Stimulus-Responsive Anti-Oxidizing Drug Crystals and their Ecological Implication

Byoung Soo Kim, Jiayu Leong, Seung Jung Yu, Younghak Cho, Chang Gyun Park, Da Hye Kim, Eunkyung Ko, Sung Gap Im, Jonghwi Lee, Young Jun Kim, Hyunjoon Kong

Research output: Contribution to journalArticlepeer-review

Abstract

Various antioxidants are being used to neutralize the harmful effects of reactive oxygen species (ROS) overproduced in diseased tissues and contaminated environments. Polymer-directed crystallization of antioxidants has attracted attention as a way to control drug efficacy through molecular dissolution. However, most recrystallized antioxidants undertake continuous dissolution independent of the ROS level, thus causing side-effects. This study demonstrates a unique method to assemble antioxidant crystals that modulate their dissolution rate in response to the ROS level. We hypothesized that antioxidants recrystallized using a ROS-labile polymer would be triggered to dissolve when the ROS level increases. We examined this hypothesis by using catechin as a model antioxidant. Catechin was recrystallized using polyethylenimine cross-linked with ROS-labile diselanediylbis-(ethane-2,1-diyl)-diacrylate. Catechin crystallized with the ROS-labile polymer displays accelerated dissolution proportional to the H2O2 concentration. The ROS-responsive catechin crystals protect vascular cells from oxidative insults by activating intracellular glutathione peroxidase expression and, in turn, inhibiting an increase in the intracellular oxidative stress. In addition, ROS-responsive catechin crystals alleviate changes in the heart rate of Daphnia magna in oxidative media. We propose that the results of this study would be broadly useful for improving the therapeutic efficacy of a broad array of drug compounds.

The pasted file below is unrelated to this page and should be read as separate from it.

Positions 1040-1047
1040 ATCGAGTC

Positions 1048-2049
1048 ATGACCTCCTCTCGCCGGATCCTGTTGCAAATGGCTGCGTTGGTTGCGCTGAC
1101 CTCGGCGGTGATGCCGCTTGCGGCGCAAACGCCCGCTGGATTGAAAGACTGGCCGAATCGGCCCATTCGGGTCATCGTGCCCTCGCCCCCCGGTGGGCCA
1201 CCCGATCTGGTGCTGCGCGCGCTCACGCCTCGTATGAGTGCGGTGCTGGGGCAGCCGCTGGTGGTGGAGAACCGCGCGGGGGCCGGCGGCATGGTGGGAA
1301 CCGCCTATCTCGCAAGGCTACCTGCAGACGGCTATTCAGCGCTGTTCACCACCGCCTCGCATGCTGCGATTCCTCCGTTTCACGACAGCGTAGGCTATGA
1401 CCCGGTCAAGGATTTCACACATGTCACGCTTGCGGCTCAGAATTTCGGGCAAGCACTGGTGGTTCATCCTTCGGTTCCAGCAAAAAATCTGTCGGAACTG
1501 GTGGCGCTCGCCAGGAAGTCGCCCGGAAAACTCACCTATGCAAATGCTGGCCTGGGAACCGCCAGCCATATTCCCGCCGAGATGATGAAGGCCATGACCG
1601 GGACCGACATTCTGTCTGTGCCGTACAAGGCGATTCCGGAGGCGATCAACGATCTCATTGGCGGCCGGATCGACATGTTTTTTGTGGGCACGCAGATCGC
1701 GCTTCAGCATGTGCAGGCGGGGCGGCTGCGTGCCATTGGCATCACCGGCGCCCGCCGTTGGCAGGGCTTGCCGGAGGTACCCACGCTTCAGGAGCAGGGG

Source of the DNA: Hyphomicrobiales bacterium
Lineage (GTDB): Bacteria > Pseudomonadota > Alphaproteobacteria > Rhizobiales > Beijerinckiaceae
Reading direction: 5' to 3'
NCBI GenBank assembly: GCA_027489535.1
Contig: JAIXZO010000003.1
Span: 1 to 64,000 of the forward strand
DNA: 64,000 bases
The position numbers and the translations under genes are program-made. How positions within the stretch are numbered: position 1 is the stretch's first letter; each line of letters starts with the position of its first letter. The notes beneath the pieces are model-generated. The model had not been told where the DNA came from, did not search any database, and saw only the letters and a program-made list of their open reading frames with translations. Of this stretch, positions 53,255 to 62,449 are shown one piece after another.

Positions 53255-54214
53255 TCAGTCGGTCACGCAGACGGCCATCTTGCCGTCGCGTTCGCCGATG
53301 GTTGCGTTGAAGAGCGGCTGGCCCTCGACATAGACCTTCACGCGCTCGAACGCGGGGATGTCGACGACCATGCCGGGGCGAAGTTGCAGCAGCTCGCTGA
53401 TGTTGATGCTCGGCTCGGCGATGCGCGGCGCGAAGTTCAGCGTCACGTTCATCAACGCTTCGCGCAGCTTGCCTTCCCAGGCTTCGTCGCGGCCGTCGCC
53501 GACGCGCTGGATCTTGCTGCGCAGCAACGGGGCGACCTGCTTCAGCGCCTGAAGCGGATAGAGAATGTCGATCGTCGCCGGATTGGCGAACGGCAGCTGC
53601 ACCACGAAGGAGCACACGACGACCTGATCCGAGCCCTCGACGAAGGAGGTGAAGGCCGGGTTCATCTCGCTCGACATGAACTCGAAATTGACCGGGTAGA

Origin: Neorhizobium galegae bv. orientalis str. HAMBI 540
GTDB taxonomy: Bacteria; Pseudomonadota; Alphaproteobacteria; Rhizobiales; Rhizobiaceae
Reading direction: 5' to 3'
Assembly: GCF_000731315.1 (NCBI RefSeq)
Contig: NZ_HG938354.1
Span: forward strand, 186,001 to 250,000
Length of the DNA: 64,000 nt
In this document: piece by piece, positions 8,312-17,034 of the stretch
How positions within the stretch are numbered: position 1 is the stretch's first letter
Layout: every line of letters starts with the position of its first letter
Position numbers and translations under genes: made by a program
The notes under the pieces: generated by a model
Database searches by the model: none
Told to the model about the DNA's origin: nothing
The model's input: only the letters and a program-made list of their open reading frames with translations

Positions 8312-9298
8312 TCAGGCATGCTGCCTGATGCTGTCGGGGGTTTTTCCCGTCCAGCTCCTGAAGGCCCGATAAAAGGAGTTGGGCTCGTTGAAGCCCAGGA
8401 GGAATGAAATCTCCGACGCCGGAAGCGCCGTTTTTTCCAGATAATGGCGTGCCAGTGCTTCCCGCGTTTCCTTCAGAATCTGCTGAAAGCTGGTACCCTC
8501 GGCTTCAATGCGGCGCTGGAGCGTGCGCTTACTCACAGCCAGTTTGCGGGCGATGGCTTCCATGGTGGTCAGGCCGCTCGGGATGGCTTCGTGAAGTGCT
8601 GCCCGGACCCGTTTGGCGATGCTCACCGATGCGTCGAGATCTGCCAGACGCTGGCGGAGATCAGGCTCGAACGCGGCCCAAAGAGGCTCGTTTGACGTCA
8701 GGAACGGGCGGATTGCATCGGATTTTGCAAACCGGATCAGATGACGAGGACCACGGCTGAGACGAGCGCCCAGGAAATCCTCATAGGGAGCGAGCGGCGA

Original languageEnglish (US)
Article number1900765
JournalSmall
Volume15
Issue number21
DOIs
StatePublished - May 24 2019

Keywords

  • Daphnia
  • cardioprotective effect
  • catechin
  • drug crystallization
  • oxidative stress

ASJC Scopus subject areas

  • Biotechnology
  • Biomaterials
  • Chemistry(all)
  • Materials Science(all)

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